The country's outstanding debt rose slightly to reach another record high of P14.35 trillion as of end-August as borrowings were affected by the depreciation of the peso during the month, according to the Bureau of the Treasury (BTr).
The amount was slightly higher by 0.7 percent than the P14.24 trillion a month earlier.
On a yearly basis, however, the debt stock picked up by 10.2 percent from P13.021 trillion.
For August alone, the government added some P105.28 billion in fresh obligations, primarily due to the weakening of the peso from 54.834 to 56.651 against the dollar.
The current debt pile is also about 98.1 percent of the expected P14.62 trillion debt by end-2023.
Rizal Commercial Banking Corp. chief economist Michael Ricafort said the new record-high debt level could be attributed to wider budget deficits amid elevated inflation that also bloated government expenditures.
This is also due to higher interest rates that raised borrowing costs, a weaker exchange rate that raised the peso equivalent of the government's foreign debts, and continued increase in infrastructure spending.
'For the coming months, new record highs for the outstanding national government debt is still possible in view of the upcoming dollar-denominated retail bond issuance that could reach more than $1 billion,' Ricafort said.
'This is on top of the scheduled issuances of peso-denominated government securities, all of which help finance the country's budget deficit, though offset by some maturing securities,' he said.
Meanwhile, the Treasury said the majority or 68.2 percent of the debt pile came from domestic sources and the remaining 31.8 percent was sourced externally.
Total domestic debt at P9.79 trillion slightly went down by 0.2 percent on a monthly basis due to large retail bond maturities. However, this jumped 9.5 percent from the P8.94 trillion in August 2022.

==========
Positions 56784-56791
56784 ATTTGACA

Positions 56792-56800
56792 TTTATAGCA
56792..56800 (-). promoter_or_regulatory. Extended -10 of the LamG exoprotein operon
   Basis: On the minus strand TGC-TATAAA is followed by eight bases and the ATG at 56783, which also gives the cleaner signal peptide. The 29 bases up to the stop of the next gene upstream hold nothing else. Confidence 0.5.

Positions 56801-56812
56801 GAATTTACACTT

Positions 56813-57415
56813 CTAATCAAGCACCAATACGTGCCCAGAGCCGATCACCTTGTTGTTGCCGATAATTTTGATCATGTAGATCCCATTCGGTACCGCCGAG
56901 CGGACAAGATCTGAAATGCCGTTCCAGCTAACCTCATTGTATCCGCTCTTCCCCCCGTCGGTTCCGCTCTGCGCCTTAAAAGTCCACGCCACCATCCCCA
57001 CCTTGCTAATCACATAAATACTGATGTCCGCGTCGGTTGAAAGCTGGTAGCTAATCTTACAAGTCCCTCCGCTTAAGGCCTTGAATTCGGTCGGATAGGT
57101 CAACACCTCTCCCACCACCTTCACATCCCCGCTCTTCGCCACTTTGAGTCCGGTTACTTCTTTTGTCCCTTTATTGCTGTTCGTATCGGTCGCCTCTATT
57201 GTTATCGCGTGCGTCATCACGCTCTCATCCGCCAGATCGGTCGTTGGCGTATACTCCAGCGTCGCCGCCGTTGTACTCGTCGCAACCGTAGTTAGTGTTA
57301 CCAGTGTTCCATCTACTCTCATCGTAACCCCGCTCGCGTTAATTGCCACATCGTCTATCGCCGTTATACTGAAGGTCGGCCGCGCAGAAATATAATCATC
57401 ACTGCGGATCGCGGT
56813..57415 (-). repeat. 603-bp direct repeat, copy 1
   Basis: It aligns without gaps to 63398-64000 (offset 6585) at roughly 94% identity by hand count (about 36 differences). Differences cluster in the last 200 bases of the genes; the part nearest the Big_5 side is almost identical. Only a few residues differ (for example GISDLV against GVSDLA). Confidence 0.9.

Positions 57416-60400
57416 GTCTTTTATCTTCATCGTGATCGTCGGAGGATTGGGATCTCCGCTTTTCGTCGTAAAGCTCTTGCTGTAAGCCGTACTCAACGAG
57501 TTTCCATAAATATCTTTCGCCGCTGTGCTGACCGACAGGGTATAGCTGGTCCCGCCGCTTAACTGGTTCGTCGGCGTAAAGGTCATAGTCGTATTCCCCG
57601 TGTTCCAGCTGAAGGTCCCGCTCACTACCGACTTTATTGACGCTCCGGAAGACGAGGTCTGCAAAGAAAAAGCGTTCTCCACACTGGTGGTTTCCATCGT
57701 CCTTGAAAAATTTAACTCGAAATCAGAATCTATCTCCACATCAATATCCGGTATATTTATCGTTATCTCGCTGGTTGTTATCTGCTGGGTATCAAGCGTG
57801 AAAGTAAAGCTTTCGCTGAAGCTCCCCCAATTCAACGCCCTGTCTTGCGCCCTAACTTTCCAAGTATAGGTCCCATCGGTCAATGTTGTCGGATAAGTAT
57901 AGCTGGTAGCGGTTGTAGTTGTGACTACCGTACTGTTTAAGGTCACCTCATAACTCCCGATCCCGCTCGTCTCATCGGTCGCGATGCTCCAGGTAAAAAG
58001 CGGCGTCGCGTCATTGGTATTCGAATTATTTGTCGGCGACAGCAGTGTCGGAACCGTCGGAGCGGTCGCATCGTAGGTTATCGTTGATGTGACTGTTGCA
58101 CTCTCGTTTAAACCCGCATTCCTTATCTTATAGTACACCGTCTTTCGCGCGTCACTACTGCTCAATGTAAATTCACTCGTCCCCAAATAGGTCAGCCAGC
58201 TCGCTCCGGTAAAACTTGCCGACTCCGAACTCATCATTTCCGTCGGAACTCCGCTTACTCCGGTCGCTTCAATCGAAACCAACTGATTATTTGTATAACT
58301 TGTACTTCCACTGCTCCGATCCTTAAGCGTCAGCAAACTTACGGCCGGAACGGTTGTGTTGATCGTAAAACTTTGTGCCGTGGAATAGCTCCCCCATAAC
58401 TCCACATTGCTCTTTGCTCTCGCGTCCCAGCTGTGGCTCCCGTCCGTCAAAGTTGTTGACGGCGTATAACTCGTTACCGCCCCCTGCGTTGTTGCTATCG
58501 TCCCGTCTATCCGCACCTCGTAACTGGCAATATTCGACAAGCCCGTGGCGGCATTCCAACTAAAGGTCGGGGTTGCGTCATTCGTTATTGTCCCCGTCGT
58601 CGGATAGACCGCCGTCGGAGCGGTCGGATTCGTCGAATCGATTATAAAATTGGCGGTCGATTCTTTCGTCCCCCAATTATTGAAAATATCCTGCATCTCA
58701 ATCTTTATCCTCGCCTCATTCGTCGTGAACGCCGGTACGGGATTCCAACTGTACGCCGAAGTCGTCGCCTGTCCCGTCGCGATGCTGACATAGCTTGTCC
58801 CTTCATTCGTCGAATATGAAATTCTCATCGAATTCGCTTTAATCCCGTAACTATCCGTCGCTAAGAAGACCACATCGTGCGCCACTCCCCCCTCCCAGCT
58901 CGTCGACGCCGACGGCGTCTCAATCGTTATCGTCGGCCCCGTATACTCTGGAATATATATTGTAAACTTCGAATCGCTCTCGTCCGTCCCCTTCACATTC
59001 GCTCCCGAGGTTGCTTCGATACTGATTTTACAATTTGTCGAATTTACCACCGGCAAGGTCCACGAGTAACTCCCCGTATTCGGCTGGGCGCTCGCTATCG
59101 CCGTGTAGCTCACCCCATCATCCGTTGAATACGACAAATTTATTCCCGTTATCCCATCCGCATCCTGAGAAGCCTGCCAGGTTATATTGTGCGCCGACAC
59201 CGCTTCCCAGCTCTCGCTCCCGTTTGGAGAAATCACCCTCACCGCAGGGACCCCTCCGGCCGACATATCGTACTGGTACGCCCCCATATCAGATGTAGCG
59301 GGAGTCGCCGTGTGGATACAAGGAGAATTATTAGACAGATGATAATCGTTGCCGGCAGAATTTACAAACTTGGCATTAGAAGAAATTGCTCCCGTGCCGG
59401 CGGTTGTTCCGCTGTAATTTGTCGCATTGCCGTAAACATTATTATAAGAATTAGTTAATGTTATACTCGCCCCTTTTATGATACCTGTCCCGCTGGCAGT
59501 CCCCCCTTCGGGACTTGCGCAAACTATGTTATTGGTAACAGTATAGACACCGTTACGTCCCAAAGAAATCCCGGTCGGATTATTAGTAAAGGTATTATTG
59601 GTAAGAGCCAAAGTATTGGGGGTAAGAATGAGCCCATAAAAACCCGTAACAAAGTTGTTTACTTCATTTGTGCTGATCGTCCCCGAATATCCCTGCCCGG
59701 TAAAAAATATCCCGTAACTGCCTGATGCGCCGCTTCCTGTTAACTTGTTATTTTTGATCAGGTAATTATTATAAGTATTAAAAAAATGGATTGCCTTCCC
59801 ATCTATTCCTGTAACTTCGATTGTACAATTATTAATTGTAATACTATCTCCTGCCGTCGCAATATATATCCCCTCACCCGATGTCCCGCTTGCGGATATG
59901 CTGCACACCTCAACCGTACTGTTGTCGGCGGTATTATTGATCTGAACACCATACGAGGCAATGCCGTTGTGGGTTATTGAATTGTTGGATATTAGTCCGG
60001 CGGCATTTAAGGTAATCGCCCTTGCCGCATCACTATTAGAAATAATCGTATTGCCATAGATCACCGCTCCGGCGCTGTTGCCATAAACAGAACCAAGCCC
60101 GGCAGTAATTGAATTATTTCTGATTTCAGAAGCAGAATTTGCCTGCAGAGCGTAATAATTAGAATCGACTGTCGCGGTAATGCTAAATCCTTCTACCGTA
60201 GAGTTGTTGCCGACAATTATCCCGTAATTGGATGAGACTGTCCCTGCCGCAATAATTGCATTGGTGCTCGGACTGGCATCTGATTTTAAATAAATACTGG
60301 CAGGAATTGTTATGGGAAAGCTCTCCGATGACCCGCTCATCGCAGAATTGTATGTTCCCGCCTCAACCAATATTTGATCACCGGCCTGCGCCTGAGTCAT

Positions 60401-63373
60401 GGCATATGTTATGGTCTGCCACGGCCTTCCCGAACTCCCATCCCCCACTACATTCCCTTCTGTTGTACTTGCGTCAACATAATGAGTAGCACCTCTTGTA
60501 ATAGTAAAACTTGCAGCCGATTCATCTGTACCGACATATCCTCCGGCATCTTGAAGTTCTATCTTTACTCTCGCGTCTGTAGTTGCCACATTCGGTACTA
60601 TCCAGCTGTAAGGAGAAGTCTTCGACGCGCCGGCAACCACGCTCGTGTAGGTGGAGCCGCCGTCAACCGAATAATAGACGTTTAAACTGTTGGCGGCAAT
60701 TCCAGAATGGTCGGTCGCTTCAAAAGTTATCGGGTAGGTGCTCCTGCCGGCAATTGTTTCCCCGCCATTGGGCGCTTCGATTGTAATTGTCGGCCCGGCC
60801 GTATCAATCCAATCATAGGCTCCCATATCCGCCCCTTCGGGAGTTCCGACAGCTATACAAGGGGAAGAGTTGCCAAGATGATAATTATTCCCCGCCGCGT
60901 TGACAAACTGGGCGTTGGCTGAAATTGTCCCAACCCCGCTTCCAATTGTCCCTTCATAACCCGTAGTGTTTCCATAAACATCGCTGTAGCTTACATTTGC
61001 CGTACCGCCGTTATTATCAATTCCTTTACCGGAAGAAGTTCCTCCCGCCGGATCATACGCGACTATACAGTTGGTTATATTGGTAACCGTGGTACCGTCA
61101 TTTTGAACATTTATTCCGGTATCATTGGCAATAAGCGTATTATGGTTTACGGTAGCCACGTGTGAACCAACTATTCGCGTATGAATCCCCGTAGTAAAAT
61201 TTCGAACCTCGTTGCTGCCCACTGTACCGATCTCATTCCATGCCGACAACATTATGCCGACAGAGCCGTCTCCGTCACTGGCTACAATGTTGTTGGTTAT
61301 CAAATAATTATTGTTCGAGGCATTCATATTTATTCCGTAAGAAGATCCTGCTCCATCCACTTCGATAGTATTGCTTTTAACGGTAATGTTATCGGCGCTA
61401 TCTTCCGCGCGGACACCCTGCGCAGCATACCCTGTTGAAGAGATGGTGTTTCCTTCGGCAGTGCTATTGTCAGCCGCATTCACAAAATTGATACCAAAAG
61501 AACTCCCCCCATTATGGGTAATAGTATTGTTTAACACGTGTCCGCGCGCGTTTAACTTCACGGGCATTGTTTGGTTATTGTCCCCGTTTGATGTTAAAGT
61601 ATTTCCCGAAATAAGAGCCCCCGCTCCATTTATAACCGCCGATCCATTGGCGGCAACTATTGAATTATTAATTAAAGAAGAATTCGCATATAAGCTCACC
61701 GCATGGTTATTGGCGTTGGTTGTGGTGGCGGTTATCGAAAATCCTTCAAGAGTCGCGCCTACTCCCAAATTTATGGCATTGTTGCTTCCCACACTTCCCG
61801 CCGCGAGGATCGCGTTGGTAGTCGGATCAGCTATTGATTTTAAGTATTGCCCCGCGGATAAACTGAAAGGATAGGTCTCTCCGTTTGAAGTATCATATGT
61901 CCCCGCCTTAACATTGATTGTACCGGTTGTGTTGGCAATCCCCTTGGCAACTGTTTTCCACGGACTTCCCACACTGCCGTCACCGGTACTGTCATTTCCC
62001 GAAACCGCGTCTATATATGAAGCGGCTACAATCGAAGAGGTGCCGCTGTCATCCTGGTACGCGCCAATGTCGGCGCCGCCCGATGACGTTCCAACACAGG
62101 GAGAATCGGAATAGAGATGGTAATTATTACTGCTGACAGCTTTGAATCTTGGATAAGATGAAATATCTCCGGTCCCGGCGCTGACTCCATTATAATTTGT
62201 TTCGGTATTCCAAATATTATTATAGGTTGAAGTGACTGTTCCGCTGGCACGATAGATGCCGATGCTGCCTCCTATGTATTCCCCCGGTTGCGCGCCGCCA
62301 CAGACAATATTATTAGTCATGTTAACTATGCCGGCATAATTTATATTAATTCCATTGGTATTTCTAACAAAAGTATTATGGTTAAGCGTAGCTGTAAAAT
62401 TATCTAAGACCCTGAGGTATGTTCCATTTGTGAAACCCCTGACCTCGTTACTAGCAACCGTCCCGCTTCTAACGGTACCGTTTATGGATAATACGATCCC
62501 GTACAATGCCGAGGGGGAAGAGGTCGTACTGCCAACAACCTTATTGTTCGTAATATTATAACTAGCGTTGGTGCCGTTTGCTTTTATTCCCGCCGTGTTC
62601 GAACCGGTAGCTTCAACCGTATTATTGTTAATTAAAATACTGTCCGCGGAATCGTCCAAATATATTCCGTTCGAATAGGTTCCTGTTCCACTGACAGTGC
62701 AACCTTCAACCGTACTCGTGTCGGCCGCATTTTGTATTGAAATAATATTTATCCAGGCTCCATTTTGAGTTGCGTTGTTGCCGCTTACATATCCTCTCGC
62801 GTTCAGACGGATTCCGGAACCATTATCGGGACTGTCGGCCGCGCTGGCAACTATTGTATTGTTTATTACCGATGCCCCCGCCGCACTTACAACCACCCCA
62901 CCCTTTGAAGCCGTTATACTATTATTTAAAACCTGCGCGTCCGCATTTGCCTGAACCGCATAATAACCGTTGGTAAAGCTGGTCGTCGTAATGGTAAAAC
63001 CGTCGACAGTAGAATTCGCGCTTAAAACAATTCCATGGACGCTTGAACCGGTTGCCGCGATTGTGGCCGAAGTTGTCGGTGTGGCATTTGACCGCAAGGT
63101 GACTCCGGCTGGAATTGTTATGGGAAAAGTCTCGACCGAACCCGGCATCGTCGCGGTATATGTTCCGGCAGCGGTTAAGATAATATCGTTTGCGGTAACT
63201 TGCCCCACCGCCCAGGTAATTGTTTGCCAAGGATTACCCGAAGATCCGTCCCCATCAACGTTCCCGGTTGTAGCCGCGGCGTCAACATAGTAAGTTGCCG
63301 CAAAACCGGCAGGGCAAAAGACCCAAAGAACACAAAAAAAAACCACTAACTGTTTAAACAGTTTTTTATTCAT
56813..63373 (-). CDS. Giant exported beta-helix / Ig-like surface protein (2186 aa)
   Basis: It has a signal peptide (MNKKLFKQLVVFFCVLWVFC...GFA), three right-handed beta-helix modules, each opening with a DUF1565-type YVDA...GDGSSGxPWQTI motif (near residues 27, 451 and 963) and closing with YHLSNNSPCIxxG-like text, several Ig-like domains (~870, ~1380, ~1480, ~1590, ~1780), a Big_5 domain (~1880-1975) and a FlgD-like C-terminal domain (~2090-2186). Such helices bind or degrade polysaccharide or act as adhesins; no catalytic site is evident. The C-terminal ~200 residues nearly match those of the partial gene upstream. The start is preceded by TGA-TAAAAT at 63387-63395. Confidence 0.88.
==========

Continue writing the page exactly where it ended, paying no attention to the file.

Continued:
For August alone, domestic debt reached P229.29 billion with debt redemption of P253.43 billion, resulting in a net repayment of P24.14 billion.
This was partially offset by the P2.9 billion incremental value caused by peso depreciation on foreign currency- denominated domestic securities.
External obligations, on the other hand, increased by 2.9 percent to P4.56 trillion month-on-month. It rose 11.8 percent from P4.078 trillion on a yearly basis.
The peso depreciation against the dollar resulted in a P146.85-billion upward revaluation of dollar-denominated debt in August, although this was partially offset by the P22.11-billion downward revaluation of the third-currency debt component.
Net availment of foreign loans also added P1.78 billion to the external debt stock in August.
Meanwhile, total debt guaranteed obligations went up by almost one percent to P366.58 billion due to the net availment of domestic guarantees worth P2.44 billion and the P4.03 billion revaluation effect of peso depreciation on external guarantees, surpassing the P3.29 billion in repayments.
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